St. Edward's University
This ISP is a departure from the usual format. After gathering information from the MPTT, experiencing an exhumation, and interviewing relatives of two disappeared individuals – I endeavored to write a fictional four part story inspired by the previously mentioned activities. Although much of my project is heavily based on factual information, I utilized a creative license to create a story that also explores my journey as an observer, participant, and interviewer.
As previously mentioned the main methodology utilized was interviews. Other methodologies employed included observation, participation, and information gathered from secondary sources (for example, the MPTT’s files on missing individuals). My work may be fictional, but while writing it, it was essential to respectfully and accurately represent all the individuals who are discussed and from whom information was gathered.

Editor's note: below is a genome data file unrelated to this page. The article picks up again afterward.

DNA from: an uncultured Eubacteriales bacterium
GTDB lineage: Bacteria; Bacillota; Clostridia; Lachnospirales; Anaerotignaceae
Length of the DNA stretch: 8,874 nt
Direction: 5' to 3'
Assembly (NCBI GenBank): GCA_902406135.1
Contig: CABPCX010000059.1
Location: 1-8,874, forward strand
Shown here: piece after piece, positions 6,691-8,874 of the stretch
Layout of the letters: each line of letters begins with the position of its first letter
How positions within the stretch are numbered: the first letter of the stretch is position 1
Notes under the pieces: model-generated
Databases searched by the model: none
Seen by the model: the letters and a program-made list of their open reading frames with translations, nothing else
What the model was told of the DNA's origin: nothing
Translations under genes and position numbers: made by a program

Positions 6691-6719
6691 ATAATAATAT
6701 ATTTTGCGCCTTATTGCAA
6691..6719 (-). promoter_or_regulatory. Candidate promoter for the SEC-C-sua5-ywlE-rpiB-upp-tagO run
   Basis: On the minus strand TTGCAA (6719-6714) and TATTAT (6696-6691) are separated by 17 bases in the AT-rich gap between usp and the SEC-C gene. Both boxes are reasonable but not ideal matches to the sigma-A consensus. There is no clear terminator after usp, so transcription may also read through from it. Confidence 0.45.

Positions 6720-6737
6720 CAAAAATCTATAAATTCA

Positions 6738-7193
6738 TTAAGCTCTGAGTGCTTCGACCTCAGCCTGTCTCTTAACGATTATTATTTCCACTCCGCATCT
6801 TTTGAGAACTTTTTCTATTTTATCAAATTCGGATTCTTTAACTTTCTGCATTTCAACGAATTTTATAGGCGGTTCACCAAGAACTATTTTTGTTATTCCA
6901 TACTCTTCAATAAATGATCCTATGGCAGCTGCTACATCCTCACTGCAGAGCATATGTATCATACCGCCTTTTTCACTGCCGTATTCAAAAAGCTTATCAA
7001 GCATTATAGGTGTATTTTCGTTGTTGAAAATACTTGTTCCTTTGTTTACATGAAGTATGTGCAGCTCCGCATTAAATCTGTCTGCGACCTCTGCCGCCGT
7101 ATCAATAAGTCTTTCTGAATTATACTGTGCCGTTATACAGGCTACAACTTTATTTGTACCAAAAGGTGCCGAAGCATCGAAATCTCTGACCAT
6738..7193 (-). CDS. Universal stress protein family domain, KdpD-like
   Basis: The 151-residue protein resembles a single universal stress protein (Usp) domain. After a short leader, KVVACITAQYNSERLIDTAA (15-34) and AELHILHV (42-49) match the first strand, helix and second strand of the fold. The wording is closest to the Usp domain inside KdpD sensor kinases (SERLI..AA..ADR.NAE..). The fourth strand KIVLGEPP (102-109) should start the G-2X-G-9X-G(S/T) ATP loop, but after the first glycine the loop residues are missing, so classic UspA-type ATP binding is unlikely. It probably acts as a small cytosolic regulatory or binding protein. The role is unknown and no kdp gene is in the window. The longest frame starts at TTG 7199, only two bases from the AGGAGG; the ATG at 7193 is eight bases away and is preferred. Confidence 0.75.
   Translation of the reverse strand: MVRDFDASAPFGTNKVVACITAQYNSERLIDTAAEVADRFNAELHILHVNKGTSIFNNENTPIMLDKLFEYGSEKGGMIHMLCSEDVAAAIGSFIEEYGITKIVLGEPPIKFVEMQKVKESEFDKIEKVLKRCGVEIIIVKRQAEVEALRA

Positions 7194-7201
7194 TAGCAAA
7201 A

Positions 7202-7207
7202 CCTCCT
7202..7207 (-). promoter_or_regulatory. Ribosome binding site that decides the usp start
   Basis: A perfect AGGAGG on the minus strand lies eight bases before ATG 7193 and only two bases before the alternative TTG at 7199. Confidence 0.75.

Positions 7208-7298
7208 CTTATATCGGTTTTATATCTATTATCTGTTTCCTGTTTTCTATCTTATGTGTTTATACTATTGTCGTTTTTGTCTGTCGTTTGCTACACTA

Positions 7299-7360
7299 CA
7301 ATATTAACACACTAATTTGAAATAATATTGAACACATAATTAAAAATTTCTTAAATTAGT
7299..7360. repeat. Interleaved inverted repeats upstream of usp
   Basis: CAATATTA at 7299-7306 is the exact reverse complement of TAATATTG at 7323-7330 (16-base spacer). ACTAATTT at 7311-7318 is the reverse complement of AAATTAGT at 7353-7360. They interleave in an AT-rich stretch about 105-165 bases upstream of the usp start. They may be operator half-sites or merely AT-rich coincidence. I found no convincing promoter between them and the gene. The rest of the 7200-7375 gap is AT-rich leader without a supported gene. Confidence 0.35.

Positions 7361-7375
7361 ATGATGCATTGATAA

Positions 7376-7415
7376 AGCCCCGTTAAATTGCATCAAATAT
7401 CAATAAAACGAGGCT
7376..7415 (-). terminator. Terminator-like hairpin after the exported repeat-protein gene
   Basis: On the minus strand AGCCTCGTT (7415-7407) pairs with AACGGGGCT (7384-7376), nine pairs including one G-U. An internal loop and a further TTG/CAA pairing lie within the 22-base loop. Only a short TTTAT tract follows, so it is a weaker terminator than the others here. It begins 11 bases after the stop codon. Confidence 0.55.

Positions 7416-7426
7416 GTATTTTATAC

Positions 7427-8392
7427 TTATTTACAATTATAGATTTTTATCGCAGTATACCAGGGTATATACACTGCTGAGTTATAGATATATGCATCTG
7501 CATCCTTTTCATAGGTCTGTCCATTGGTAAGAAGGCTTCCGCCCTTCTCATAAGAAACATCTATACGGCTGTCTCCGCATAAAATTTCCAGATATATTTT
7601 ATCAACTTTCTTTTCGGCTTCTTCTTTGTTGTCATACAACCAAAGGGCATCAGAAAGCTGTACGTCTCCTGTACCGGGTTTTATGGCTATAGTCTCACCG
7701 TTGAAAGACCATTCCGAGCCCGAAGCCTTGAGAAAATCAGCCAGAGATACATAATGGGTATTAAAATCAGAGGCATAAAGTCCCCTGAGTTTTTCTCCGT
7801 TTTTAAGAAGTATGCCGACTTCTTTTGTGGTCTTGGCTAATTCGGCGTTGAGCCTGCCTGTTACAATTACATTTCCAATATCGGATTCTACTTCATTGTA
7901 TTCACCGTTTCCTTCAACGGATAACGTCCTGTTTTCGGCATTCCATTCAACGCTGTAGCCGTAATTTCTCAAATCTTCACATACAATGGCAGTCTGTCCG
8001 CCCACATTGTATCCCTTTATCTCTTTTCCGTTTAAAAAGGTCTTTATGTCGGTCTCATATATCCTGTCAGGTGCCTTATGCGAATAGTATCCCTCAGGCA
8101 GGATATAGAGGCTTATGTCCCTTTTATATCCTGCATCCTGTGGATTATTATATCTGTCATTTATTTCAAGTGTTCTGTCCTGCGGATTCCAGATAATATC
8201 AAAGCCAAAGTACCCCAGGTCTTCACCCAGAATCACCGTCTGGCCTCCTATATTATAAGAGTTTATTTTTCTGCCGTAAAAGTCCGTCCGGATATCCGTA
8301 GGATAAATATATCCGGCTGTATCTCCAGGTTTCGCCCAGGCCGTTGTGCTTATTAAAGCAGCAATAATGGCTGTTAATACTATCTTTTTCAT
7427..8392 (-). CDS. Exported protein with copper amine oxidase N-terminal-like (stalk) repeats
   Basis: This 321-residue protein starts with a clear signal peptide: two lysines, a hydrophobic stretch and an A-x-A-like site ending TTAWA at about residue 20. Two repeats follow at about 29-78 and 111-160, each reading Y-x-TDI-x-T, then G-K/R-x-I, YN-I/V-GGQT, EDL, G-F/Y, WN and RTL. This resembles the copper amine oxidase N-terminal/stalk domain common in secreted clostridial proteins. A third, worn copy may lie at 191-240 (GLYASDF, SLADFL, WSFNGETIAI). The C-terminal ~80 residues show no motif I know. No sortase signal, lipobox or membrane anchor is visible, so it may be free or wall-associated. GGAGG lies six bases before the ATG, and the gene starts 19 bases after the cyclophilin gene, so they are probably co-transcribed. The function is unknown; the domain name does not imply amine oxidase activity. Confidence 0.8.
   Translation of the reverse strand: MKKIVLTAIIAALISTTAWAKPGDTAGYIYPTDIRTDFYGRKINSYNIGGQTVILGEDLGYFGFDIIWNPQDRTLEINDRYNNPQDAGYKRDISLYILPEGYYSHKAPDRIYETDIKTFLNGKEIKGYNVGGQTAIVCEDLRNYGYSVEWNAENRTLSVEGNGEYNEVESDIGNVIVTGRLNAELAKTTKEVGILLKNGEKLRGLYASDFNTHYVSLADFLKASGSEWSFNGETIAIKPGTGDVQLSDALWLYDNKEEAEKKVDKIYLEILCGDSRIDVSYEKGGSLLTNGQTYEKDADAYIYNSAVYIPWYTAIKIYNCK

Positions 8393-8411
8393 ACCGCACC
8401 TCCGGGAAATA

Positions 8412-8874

My ISP journey has been a very organic one. At the beginning of the process I believed that my final product would read more like a narrative. As I began interviewing family members of the disappeared it became very clear to me that owing to the time constraint of my project and the fact that many of the people whom I wanted to interview were deceased or missing, a narrative format was not feasible. I then decided that instead of telling a narrative, I would create a piece of fiction shaped by what I have encountered during my ISP process.
Family, Life Course, and Society | Inequality and Stratification | Race and Ethnicity | Social and Cultural Anthropology
Goldberg, Willa, "Even Flowers Bloom on Unmarked Graves: Stories of Disappeared South Africans" (2013). Independent Study Project (ISP) Collection. Paper 1504.